You've heard of the Brothers Grimm and Hans Christian Andersen. But did you know there was another brilliant writer of fairy tales working at around the same time? His name was Freddy Flunkerer and, for the first time in centuries, his stories are available in English for a whole new generation of kids to totally ignore. No, seriously, if your kids like fairy tales they should definitely explore these. $6



My first ever full-length, adult-type novel is about Shelly Hobbes, the girl detective from a few paragraphs ago, all grown up and getting back into the world of detective work after an absence of ten years. If you've read the other books, you'll like this one. BUT, even if you haven't, you can start with this one cuz it gives you all the exposition you require. Fans of Sherlock will enjoy the allusions and references peppered throughout. Fans of clever women outsmarting bad guys will also enjoy it. $14


Dylan Flaherty just met the girl of his dreams...literally. The woman he's been dreaming about at night is a real person in the real world. Not only that, but she's a witch. Now Dylan has found true love, but he's also found a world of danger as he has been pulled into the secret world of contemporary witchcraft. Aiding Dylan on this adventure are his brother and sister, a shape-shifter, a dwarf and a chicken who watches television. This is my most ambitious (and grown up) novel to date. It was also really hard to write, so if it would start to sell that'd be awesome. $15


In this novella, you will meet Daphne, an elderly woman with an amazing story to tell. She's had some rough times in her long life. But whenever things got bad, her "Uncle Charlie" would appear and help her through it. He couldn't take away the pain, but he added joy and wonder and love. $6


This is an anthology to which I contributed two short stories. "The Most Important Day Ever" is about a man going through his daily routine with the knowledge that something hugely important is going to happen before the day is over. "No Story" tells of a writer struggling to come up with a story idea while all kinds of incredible things keep happening to distract him.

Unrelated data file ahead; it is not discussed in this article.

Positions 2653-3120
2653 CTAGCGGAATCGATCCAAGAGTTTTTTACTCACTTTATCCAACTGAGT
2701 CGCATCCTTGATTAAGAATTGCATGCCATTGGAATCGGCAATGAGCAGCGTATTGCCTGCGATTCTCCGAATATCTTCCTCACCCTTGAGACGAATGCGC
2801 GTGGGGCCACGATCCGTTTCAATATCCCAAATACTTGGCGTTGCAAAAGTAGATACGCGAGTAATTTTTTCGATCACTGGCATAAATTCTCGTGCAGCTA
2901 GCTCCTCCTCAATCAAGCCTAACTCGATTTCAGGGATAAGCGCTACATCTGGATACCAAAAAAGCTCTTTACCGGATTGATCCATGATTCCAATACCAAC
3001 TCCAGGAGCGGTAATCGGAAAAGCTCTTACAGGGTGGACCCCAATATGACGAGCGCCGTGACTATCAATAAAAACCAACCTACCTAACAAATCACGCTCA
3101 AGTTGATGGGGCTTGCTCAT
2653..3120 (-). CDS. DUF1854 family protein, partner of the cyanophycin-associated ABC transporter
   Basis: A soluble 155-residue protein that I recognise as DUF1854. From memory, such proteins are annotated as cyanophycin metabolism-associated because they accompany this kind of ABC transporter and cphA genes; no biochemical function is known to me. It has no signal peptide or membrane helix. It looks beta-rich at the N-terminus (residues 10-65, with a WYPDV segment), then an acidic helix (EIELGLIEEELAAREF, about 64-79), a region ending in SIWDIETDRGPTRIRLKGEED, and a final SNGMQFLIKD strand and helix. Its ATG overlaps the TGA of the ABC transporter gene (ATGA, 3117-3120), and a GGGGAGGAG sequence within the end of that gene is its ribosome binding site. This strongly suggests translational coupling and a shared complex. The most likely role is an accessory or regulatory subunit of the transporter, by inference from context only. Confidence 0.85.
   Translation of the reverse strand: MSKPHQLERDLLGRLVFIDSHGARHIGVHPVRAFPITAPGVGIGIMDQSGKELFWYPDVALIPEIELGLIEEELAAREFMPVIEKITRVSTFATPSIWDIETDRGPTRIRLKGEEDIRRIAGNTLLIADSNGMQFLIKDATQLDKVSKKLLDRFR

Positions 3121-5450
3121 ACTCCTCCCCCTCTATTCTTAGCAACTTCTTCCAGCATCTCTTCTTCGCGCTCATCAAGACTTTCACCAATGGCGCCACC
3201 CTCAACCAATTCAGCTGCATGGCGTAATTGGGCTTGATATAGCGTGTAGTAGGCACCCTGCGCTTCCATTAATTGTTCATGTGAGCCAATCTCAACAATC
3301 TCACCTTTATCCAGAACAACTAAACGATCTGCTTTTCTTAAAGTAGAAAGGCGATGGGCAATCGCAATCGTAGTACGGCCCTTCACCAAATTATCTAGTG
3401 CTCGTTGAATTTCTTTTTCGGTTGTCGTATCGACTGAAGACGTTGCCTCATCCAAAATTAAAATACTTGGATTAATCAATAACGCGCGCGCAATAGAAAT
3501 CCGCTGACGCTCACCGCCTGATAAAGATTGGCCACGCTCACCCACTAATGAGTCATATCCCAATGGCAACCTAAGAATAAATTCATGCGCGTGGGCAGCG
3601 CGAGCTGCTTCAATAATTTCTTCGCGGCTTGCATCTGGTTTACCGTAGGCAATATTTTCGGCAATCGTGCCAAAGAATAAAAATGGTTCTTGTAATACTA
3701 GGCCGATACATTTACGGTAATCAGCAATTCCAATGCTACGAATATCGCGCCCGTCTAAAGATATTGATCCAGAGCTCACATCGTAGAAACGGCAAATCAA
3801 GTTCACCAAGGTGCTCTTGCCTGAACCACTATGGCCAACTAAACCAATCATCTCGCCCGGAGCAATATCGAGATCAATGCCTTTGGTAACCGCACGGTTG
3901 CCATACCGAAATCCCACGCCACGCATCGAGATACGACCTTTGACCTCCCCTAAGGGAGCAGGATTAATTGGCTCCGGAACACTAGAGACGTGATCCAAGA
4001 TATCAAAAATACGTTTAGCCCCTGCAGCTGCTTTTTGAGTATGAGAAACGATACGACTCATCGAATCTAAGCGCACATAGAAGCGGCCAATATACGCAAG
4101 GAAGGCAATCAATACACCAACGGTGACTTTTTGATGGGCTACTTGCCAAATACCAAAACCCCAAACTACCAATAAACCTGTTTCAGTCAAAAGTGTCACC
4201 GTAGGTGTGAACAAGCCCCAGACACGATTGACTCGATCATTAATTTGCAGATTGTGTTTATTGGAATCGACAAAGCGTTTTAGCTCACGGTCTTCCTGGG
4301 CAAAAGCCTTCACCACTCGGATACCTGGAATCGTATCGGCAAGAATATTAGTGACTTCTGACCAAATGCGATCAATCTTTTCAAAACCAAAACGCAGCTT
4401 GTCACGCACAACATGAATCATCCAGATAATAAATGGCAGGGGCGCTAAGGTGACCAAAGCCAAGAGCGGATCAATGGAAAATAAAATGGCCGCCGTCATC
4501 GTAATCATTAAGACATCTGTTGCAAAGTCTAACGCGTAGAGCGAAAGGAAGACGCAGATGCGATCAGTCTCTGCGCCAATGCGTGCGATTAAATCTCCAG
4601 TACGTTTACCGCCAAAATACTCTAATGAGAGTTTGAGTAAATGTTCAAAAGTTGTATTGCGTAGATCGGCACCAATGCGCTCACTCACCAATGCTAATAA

That's all for now, though there will doubtless be more titles forthcoming. If you have any further questions, let me know. In the meantime, Happy Summer Reading Every-People!

Saturday, May 4, 2019


1. Well, wake the kids and scare off gramma!

2. Too many fish spoil the turkey!

3. That's just peachy keen with sugar and cream!

4. Leave us not forget the last donkey!

5. If that's a duck, I'm Adler Scuggins!

Friday, May 3, 2019


Dear All Of Da Babies,

First and foremost, welcome to being alive. It's not great, but it's better than the other thing. And there are some good parts. Like puppies and spaghetti.

I just thought, since you're new here, that you might appreciate some advice from someone older and wiser. But since I can't find anyone like that, we'll have to settle for someone who's just older. Here's my advice:


You got a lot of stuff being thrown at you, I know. You're meeting tons of people, you're surrounded by things you don't understand, a million things are happening all at once and you just learned how to open your eyes yesterday. It can be overwhelming. But--and I mean this sincerely--there is no hurry. Take as long as you need to figure stuff out. Heck, I'm a bajillion times older than you and I don't have everything figured out yet.


People are always going to want you to be someone else. But that's hard. Being yourself is easier. So do that instead.